Yes, that’s a joke. It has to be, in a culture where most people expect the worst of their later years. But that wasn’t me. I launched myself into my 70s and 80s with gusto. Lately, though, I’ve been wondering whether I overrated this phase of life.
What started me wondering was a friend of mine who seldom complains. She’s nearing 90 and on track to become a centenarian, like the women in an earlier generation of her family. She seemed to thrive on growing older.
But recently she’s begun to have problems with her vision, and her prodigious energy isn’t what it was. Also, she and I just lost a good friend. The other day, she quoted Bette Davis, who famously said, “Old age ain’t no place for sissies.”
When we had this conversation, we were sitting in one of our retirement community’s restaurants with another resident—for her privacy, I’ll call her Ann.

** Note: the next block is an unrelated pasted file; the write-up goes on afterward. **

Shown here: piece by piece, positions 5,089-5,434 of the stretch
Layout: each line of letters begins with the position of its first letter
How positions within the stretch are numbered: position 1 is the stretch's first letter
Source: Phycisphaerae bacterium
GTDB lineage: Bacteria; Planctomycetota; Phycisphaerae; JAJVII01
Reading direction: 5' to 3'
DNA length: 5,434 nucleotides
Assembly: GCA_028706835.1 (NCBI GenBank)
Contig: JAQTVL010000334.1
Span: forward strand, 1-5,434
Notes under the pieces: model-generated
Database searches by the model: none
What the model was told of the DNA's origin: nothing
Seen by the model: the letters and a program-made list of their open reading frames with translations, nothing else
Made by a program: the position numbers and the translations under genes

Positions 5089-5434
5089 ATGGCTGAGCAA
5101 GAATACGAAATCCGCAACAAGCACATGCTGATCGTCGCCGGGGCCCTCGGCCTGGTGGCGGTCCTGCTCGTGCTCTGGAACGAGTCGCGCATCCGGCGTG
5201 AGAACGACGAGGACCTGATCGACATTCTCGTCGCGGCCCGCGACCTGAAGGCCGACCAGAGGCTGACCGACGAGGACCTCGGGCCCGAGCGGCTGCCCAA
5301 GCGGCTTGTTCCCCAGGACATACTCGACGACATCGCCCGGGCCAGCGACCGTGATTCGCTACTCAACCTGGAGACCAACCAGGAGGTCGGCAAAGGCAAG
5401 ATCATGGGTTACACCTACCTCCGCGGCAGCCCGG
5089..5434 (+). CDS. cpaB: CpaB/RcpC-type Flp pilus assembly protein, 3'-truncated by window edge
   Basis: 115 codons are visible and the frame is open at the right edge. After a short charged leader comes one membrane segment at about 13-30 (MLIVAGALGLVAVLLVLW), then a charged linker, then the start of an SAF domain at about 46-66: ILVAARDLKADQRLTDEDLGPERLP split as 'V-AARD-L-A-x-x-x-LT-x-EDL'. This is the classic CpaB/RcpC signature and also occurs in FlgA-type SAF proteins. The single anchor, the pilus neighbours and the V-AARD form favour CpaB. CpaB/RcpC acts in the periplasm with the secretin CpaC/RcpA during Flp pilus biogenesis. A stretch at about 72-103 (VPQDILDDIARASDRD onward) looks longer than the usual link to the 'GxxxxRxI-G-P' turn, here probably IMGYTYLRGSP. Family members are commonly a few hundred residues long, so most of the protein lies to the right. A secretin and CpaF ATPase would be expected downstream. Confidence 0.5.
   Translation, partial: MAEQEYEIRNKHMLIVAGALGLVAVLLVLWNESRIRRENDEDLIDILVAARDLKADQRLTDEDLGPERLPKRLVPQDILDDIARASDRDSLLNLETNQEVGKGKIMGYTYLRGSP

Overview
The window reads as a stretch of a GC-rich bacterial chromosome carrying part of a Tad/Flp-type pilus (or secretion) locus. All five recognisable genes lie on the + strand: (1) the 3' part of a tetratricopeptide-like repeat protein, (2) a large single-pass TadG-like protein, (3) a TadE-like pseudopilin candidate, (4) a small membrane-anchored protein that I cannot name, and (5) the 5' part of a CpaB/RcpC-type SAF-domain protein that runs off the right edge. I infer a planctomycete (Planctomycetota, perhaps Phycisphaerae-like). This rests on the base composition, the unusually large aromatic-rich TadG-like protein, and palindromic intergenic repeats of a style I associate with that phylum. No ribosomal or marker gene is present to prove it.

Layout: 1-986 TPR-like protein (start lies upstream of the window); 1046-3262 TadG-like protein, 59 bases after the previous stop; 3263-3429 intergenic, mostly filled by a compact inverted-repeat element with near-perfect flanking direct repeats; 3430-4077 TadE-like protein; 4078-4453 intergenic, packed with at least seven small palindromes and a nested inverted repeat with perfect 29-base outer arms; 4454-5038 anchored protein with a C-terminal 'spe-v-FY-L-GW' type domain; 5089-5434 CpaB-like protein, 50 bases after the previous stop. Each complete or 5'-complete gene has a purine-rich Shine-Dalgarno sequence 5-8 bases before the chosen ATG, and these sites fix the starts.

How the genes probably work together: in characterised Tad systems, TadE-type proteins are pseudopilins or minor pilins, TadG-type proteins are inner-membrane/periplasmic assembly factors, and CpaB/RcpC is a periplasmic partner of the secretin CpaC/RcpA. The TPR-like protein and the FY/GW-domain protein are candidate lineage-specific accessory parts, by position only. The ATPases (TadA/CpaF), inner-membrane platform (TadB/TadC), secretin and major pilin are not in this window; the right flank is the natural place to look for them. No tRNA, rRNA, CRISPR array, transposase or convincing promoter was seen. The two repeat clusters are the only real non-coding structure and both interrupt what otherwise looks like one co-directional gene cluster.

We wandered onto the topic of the restaurant’s generous buffet, which it dropped several years ago for financial reasons. When I said how much I missed it, Ann shared her philosophy.
She was grateful, she said, for the chance she’d had to enjoy the buffet while it lasted, but it was gone, and there were other things to enjoy.
That seems like a good way to think about our friend who died: we can be grateful we knew him for as long as we did.
It’s harder to feel gratitude for physical abilities we used to have that are now waning, but worth making the effort, I think. Back trouble prevents me from going on the long walks I used to love, but I can be grateful for all the walks I did take, and I can focus on the pleasure I get from shorter excursions now.
Old age is what it is—like every other phase of life, it’s a mixed blessing. But it’s also what we make of it. We can underrate it or overrate it—or just try to go with the flow.
Flora Davis has written scores of magazine articles and is the author of five nonfiction books, including the award-winning Moving the Mountain: The Women’s Movement in America Since 1960 (1991, 1999). She currently lives in a retirement community and continues to work as a writer.